How Do You Tell a Thirsty Elephant Not to Take a Drink?

When there’s a problem with a municipal water system, the utility agency issues an advisory to the public, usually telling us to boil our water for safety or to use only bottled water. People do that, and when the danger is passed, go back to business as usual. But when Washington, DC, had a boil water advisory last month, the National Zoo had a problem. Some of their rare and exotic animals require hundreds of gallons of clean water daily, and others live in water. It was time to get creative.

The Amazonia exhibition at the Zoo replicates a rainforest habitat and staff quickly realized that the exhibition’s 28,000-gallon reservoir was the key to getting the entire park through the event, which lasted about 48 hours, says Nick Little, Aquatic Life Support Systems (LSS) operator. He and dozens of other staff hustled behind the scenes while few, if any, Zoo visitors had any inkling of trouble afoot, the Zoo operated on a normal schedule through the duration of the incident.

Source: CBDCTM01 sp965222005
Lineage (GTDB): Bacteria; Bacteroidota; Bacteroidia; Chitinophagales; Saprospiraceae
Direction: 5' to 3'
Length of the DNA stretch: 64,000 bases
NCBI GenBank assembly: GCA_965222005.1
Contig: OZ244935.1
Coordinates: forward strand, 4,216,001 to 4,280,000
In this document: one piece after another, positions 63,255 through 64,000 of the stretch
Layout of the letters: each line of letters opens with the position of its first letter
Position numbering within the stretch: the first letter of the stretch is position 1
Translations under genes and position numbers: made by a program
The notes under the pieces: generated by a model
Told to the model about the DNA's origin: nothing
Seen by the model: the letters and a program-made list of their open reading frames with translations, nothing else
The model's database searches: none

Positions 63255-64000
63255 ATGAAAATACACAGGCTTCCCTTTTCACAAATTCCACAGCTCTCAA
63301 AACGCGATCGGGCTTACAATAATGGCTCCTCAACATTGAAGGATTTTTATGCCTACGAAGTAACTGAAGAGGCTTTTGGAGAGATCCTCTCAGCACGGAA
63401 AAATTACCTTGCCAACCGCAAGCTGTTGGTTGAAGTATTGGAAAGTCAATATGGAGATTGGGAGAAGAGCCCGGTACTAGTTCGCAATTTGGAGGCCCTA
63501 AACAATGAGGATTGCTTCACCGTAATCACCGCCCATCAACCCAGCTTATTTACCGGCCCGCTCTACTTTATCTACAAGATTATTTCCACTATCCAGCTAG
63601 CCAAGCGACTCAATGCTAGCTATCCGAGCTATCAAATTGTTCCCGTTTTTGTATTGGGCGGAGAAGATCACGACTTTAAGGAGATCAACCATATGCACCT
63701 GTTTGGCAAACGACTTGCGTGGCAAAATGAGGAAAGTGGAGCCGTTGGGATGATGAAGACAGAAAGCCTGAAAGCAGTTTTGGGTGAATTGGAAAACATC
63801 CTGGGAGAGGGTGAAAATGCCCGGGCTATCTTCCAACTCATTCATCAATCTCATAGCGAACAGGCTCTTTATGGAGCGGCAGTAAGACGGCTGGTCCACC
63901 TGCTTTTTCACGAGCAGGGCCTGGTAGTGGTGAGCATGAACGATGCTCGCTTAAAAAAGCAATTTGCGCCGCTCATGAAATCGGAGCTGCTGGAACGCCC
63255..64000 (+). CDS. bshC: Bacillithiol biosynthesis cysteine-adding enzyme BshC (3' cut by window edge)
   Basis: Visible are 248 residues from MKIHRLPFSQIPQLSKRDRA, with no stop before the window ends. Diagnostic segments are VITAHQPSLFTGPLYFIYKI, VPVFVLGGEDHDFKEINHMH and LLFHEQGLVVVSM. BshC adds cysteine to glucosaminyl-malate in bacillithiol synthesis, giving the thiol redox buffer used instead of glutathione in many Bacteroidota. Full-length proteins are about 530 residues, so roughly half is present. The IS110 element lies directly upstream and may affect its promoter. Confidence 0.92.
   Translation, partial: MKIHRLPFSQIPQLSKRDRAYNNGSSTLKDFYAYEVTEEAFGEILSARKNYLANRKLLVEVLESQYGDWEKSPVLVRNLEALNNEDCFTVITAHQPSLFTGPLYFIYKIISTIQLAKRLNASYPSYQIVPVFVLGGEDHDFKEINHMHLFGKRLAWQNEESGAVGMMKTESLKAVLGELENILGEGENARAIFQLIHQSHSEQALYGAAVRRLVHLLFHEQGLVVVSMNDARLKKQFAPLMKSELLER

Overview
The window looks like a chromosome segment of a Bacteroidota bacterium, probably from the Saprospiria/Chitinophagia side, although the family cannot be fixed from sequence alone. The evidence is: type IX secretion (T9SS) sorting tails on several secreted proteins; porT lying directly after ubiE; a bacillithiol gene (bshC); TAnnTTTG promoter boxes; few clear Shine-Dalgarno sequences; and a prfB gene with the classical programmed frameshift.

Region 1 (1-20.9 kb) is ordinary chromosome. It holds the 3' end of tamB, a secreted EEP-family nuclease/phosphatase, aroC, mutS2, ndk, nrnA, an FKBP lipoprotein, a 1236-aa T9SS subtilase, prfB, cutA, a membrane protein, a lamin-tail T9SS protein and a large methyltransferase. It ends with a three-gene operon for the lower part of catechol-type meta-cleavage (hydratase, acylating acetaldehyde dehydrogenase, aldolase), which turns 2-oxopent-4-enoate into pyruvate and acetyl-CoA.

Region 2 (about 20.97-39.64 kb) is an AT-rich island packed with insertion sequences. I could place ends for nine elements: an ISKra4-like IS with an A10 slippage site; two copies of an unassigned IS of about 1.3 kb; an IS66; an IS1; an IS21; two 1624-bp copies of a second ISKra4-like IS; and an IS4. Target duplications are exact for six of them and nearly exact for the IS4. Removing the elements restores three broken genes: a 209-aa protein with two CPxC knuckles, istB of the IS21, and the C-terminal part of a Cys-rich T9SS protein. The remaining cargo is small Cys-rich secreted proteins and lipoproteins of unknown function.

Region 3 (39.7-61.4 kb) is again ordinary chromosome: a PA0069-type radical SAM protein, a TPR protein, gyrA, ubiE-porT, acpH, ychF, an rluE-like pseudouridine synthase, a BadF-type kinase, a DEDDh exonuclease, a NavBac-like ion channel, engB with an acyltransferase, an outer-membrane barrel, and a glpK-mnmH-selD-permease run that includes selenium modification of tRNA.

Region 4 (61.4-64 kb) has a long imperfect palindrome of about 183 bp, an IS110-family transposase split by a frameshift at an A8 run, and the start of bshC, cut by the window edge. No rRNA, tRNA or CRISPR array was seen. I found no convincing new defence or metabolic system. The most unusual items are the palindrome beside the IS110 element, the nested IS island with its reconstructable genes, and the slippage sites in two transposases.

“As Rick Quintero, curator of LSS, was talking with other curators Zoo-wide], we recognized that Amazonia’s huge reservoir was full of water drawn before the crisis and perfectly safe for animal consumption,” says Little. “Our only concern was how to get it out” to any part of the Zoo that needed it.

The entire zoo staff went to work. Read about how a zoo handles a water crisis at Smithsonian Torch.  -via Metafilter

(Image credit: Flickr user Blossom Vydrina)

Source: neatorama

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